In movies of this type, a princess frequently disguises herself as a boy, and in the movies this disguise is never remotely convincing. Elaine Stewart, a strikingly beautiful former model, hides her long, very ‘50s-style hairdo under a turban, but that's about it. Her body shape never suggests anything other than an adult woman, and she even retains her long, manicured pink fingernails.
The campiness of Hajji Baba really kicks into high gear when the pair are captured by the Turcoman women, former slaves who distrust men, in scenes that anticipate Allied Artists later camp classic Queen of Outer Space (1958). Surrounded by luscious women (Rosemarie Bowe, Pat Sheehan, Joanne Arnold, Pat Lawler, Laurette Luez, all models, some having or soon to appear in Playboy), and competing with glamorous Princess Fawzia for Hajji's affections, Amanda Blake is hopelessly miscast. Freckly with pale skin, the redheaded Blake is wildly out of place in the unforgiving Persian desert, especially in the laughable, semi-revealing warrior woman costumes she's forced to wear. Blake, of course, would within a year land her career-defining role as Miss Kitty on Gunsmoke, a role she played for 19 of the show's 20 seasons, but in 1954 she was a struggling ingenue, appearing in bit parts in major films (A Star Is Born) and bigger roles in cheap movies (Miss Robin Crusoe, playing the title role). She was dubbed "the new Greer Garson" at one point, but in Hajji Baba she's more like Agnes Moorehead trying to vamp like Susan Hayward.
The supporting cast is good, with Thomas Gomez in a meaty role, and Claude Akins, both appearing in the picture's unusual pre-credits sequence. Stewart is serviceable and Derek gives a spirited performance. He's no Douglas Fairbanks, but he's a better actor than was genre star Jon Hall. As bland as the movie is, one imagines it was this film that won Derek the plum role of Joshua in DeMille's The Ten Commandments (1956).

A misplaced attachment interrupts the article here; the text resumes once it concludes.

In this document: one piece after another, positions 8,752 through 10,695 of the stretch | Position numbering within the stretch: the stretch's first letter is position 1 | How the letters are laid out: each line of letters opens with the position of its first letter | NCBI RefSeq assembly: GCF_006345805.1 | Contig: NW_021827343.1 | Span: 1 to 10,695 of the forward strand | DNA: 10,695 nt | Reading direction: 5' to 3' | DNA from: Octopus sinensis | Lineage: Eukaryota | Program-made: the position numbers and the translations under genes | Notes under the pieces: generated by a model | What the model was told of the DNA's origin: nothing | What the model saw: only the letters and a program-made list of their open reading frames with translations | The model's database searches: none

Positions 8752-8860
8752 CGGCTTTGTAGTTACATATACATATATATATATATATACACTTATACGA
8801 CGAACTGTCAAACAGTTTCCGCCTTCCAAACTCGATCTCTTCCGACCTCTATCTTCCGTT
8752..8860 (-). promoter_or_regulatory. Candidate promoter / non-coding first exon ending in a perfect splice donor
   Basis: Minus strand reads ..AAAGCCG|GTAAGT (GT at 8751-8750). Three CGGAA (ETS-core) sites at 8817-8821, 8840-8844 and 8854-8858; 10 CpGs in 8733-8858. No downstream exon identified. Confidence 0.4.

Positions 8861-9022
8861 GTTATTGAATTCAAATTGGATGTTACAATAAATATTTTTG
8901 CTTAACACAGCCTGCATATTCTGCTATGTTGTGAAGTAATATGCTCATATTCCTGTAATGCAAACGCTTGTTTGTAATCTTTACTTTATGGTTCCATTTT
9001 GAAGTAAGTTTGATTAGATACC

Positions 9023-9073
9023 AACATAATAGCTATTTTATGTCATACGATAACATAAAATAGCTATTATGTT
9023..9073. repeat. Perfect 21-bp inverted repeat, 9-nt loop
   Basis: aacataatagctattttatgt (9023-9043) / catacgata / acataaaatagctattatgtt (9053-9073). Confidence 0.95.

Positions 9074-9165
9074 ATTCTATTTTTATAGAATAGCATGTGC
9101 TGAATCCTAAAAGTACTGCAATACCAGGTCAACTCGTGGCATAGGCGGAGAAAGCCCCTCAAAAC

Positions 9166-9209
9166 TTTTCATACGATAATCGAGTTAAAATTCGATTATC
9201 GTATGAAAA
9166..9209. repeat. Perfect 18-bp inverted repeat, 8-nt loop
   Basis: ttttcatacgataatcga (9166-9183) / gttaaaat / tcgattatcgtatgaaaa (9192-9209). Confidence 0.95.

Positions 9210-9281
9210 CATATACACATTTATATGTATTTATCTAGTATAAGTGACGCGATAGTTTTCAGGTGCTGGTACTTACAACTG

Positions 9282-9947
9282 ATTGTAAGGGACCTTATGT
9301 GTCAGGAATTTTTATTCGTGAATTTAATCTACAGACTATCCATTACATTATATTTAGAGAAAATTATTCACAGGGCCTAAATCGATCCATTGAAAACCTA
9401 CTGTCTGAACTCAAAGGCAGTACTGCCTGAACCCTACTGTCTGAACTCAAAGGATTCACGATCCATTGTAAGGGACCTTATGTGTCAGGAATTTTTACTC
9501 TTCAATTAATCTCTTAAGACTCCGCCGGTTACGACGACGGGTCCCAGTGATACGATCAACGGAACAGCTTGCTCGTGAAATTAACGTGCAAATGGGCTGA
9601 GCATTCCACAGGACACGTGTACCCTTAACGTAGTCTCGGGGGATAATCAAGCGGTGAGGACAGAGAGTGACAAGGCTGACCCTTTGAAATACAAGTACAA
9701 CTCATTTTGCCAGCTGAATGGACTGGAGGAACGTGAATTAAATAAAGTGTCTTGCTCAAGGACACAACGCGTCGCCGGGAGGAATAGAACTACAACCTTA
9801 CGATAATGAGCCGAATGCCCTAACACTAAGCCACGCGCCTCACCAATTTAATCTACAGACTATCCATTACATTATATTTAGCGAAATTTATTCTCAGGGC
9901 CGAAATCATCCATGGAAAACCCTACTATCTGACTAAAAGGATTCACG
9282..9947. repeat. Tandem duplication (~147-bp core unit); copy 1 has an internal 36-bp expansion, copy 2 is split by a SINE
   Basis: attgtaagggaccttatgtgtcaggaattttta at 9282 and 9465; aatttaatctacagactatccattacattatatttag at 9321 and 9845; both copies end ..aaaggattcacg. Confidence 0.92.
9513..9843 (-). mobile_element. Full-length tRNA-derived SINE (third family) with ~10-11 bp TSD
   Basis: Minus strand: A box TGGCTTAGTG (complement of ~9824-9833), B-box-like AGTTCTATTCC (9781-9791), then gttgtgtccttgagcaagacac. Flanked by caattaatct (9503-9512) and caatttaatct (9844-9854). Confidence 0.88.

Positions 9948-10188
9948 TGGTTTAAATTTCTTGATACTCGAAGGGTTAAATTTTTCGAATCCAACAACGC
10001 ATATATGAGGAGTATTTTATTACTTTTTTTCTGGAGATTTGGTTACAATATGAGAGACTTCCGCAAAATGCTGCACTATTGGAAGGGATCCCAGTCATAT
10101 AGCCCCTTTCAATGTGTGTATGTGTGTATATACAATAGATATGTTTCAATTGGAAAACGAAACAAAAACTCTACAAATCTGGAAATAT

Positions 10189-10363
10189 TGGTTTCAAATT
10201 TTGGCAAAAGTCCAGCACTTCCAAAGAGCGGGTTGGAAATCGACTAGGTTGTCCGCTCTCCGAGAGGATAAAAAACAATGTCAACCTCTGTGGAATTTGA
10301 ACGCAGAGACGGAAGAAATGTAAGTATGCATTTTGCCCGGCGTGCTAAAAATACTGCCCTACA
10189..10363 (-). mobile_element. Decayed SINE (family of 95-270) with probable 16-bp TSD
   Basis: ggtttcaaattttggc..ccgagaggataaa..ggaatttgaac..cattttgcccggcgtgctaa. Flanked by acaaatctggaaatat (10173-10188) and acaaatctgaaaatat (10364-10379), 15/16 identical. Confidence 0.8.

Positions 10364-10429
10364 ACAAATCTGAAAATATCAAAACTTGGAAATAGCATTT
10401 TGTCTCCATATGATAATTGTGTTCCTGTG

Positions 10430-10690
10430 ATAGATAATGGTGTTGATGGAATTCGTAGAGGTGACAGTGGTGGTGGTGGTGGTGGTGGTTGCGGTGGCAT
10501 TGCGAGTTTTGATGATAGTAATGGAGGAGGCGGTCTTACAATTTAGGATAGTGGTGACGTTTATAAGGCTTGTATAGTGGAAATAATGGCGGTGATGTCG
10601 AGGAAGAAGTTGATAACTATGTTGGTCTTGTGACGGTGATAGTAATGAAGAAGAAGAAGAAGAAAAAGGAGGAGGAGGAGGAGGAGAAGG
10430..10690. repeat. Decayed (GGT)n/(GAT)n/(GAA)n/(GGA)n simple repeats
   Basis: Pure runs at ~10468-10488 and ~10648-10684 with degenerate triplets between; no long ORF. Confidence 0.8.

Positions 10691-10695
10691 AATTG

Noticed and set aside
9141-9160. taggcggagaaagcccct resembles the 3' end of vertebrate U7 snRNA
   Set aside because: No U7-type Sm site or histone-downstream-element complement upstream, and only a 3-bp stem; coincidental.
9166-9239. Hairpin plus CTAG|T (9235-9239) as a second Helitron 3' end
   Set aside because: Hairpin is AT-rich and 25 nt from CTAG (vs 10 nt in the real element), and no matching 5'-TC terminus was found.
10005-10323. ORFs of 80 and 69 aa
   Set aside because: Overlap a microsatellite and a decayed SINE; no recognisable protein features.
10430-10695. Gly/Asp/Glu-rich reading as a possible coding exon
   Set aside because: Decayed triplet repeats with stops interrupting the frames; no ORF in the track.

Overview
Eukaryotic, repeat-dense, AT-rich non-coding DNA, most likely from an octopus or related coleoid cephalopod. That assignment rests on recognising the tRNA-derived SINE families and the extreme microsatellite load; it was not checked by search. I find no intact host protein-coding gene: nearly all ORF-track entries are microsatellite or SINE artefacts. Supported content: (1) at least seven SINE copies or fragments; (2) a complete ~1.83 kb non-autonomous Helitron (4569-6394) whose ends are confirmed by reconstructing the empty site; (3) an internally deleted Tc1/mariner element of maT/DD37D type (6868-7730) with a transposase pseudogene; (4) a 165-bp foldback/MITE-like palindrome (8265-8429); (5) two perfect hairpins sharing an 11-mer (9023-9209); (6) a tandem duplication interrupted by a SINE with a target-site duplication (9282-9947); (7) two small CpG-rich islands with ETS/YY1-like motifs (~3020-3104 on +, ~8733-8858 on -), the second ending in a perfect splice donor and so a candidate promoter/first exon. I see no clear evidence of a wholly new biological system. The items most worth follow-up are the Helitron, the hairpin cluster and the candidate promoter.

Video & Audio
Twilight Time's release of The Adventures of Hajji Baba sounds great and mostly looks good. Purists might object to the obvious digital scrubbing of the film, which leaves zero grain. Early ‘scope movies were notoriously grainy and surviving negatives generally have faded to magenta, requiring much digital restoration. The hues here are eye-pleasing but seem timed to modern tastes, lacking the garish vividness of those early ‘scope releases. Still, given the picture's obscurity it's a satisfying presentation, just not as outstanding as one might have hoped. The 5.1 DTS-HD Master Audio (2.0 audio is also available), adapted from the original 4-track magnetic stereo release is, however, terrific, while it especially enhances Tiomkin's fine score. English subtitles are available and the disc, a limited edition, is region-free.
The supplements include an isolated music track; a trailer; and Julie Kirgo's liner notes.
Though it's neither very good nor campy enough to appeal to that demographic, The Adventures of Hajji Baba is, nevertheless, an intriguing production that fans of that era of moviemaking will find worthwhile. Recommended.
Stuart Galbraith IV is the Kyoto-based film historian largely absent from reviewing these days while he restores a 200-year-old Japanese farmhouse.